pfSense Installation


Installing a virtual firewall called PfSense onto a Linux virtual machine.


1. Linux Virtual Machine
2. PFSense V2.4.3 –
3. Oracle VM VirtualBox


Task 1: Create a Virtual Machine with VirtualBox

Step 1: Access Oracle VM VirtualBox and select ‘New’

Step 2: On ‘Name and operating system’ screen:

Name > PFSense01
Type > Linux
Version > Linux 2.6/3.x/4.x (64-bit)

Step 3: On ‘Memory Size’ screen:

Memory > 4000MB (The recommended 1024 MB is sufficient)

Step 4: On ‘Hard disk’ screen, select ‘Create a virtual hard disk now’.

Step 5: On ‘Hard disk file type’, select ‘VDI (VirtualBox Disk Image)’.
Then, select ‘Next’.

Step 6: On ‘Storage on physical hard disk’ screen, select ‘Dynamically Allocated’.
Then, select ‘Next’.

Step 7: On ‘File Location and size’ screen:

Filename > PFSense01
Size > 20.00 GB
Then, select ‘Create’.

Step 8: Right-click on the created VM and select ‘Settings’.

Step 9: Go to the System tab, rearrange the boot order to Hard Disk > Optical > Floppy

Step 10: Go to Storage tab, remove the VDI under Contoller: SATA by right-clicking the VDI and select ‘Remove attachment’.

Step 11: Add the same VDI to Controller: IDE by selecting the hard disk icon.

Step 12: Select ‘Choose existing hard disk’ and locate the VDI.

Step 13: Add the needed iso file (PFSense) by clicking on the CD icon and selecting ‘Choose Virtual Optical Disk File…’

Step 14: Locate the Iso file (Make sure to extract the file first).

Step 15: Go to Network tab and enable Adapter 1 and 2.
Both with ‘Bridged Adapter’ selected.

Step 16: Start the Virtual Machine

Task 2: Install pfSense

Step 1: Wait for several seconds before you are directed to a copyright disclaimer screen and select ‘Accept’.

Step 2: Select ‘Install’ and then ‘OK’.

Step 3: Set option to ‘Continue with default keymap’ and then ‘Select’.

Step 4: Under Partitioning screen, select ‘Auto (UFS)’ and then ‘OK’.

Step 5: The installation process may take several minutes.

Step 6: Once the installation is complete, select ‘No’ upon showing ‘Manual Configuration’ message’.

Step 7: Select ‘Reboot’.

Step 8: After rebooting, you will be directed to the pfSense console menu with 2 NIC (WAN and LAN), each assigned with an IP.

Task 3: Accessing the GUI

Step 1: Go to a web browser, enter the URL https://PFSense-WAN-IP/. In this case, the URL is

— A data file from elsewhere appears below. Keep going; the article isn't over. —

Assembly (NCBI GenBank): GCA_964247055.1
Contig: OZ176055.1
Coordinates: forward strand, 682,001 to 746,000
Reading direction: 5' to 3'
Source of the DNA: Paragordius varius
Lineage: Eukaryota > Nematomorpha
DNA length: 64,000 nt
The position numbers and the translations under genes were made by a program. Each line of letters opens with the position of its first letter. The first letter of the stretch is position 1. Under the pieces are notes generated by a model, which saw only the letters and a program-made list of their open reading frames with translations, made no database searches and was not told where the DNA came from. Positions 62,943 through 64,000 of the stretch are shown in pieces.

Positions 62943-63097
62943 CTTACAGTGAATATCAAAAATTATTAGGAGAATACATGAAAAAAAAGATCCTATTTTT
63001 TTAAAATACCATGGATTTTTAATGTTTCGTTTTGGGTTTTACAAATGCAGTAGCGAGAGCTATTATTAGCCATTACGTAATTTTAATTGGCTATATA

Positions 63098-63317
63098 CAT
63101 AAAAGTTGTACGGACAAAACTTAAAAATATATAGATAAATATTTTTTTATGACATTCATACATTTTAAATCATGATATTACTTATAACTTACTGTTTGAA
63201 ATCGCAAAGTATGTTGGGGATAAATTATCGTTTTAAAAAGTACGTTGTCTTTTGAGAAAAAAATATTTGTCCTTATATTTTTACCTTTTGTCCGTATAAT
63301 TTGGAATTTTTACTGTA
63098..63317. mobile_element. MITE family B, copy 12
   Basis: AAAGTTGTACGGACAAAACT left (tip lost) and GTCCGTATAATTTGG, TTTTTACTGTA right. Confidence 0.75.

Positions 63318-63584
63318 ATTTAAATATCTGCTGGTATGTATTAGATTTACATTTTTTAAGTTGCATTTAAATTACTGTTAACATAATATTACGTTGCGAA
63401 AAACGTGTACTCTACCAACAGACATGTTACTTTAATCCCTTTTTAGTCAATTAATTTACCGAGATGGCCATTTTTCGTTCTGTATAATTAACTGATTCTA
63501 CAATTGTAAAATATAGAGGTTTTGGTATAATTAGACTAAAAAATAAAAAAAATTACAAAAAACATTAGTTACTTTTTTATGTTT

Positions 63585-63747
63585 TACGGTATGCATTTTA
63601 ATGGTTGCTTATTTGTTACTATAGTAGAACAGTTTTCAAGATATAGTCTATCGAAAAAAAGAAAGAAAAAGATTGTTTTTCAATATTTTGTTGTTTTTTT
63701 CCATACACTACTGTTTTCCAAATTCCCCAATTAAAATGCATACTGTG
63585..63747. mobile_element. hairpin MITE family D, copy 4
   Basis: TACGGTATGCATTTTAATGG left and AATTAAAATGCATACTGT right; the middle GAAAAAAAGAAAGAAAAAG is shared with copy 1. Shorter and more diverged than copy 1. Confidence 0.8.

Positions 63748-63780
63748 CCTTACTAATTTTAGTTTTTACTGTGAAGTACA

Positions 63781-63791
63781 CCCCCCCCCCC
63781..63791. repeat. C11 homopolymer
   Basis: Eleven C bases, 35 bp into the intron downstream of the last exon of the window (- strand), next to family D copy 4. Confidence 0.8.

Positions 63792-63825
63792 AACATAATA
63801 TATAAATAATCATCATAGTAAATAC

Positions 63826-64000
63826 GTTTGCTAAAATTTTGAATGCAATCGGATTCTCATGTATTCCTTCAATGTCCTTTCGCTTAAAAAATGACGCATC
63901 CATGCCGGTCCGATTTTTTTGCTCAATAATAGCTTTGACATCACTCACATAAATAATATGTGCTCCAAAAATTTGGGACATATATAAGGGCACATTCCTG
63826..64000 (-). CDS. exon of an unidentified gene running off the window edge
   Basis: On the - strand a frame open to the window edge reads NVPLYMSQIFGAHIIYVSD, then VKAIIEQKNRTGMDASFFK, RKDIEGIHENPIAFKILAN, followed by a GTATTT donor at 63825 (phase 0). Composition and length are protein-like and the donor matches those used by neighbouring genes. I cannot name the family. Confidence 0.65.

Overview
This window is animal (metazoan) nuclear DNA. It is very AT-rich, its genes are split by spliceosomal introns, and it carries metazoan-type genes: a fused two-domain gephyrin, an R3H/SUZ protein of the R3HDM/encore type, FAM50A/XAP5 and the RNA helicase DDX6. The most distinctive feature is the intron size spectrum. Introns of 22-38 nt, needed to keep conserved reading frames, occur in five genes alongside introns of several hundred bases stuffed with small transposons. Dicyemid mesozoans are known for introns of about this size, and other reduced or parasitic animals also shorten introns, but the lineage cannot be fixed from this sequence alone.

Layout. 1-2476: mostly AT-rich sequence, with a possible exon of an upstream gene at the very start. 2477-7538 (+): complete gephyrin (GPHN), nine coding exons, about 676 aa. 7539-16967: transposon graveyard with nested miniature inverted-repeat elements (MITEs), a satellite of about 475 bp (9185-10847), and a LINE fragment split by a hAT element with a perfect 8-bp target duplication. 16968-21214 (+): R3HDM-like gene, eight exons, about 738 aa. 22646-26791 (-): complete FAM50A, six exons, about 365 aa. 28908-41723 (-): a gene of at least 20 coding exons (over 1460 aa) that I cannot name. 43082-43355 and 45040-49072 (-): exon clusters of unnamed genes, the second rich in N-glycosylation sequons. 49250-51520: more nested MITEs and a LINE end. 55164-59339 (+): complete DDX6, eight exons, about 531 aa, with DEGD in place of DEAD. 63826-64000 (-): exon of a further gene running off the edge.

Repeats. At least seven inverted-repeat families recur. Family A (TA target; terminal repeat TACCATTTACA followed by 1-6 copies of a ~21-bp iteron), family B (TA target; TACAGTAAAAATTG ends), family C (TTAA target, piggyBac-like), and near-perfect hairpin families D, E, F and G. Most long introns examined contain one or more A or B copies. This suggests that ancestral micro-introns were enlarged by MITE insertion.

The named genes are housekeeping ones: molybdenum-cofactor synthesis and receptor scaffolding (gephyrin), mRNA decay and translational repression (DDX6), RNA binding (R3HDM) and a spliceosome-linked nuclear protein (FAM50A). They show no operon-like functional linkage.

Step 2: You will be given a warning where the connection is not private since the website is not certified.

Step 3
: Select ‘Advanced’ and then ‘Proceed to (unsafe)’.

Step 4
: You will be directed to a PfSense login screen. The administrator credentials are:-
Username > admin
Password > pfsense

Step 5
: Once you are logged in, you will be automatically directed to a pfSense initial setup. On the first screen, select ‘Next’.

Step 6
: Select ‘Next’ again.

Step 7
: (Optional) You can rename the hostname of PfSense and DNS servers before proceeding. In this case, we will rename the hostname and leave the DNS servers empty.

Step 8
: Set the time zone to Asia/Kuala_Lumpur before proceeding.

Step 9
: Under RFC1918 Networks and Block bogon networks:
Block private networks from entering via WAN > Checked
Block non-internet routed networks from entering via WAN > Unchecked

NOTE: It is recommended to leave ‘Block RFC1918 Private Networks’ checked as it is a good practice to prevent network traffic intended for RFC1918 subnets from leaving the firewall via the WAN interface.

Then, select Next.

Step 10: Enter a desired static LAN IP and subnet

Step 11: Change the admin password

Step 12
: Reload the configurations.

Step 13
: The process will take several seconds. You will be directed to the completion screen once reloaded.

Step 14
: To access the homescreen/dashboard, click on the PFSense logo.

Updated on June 5, 2020

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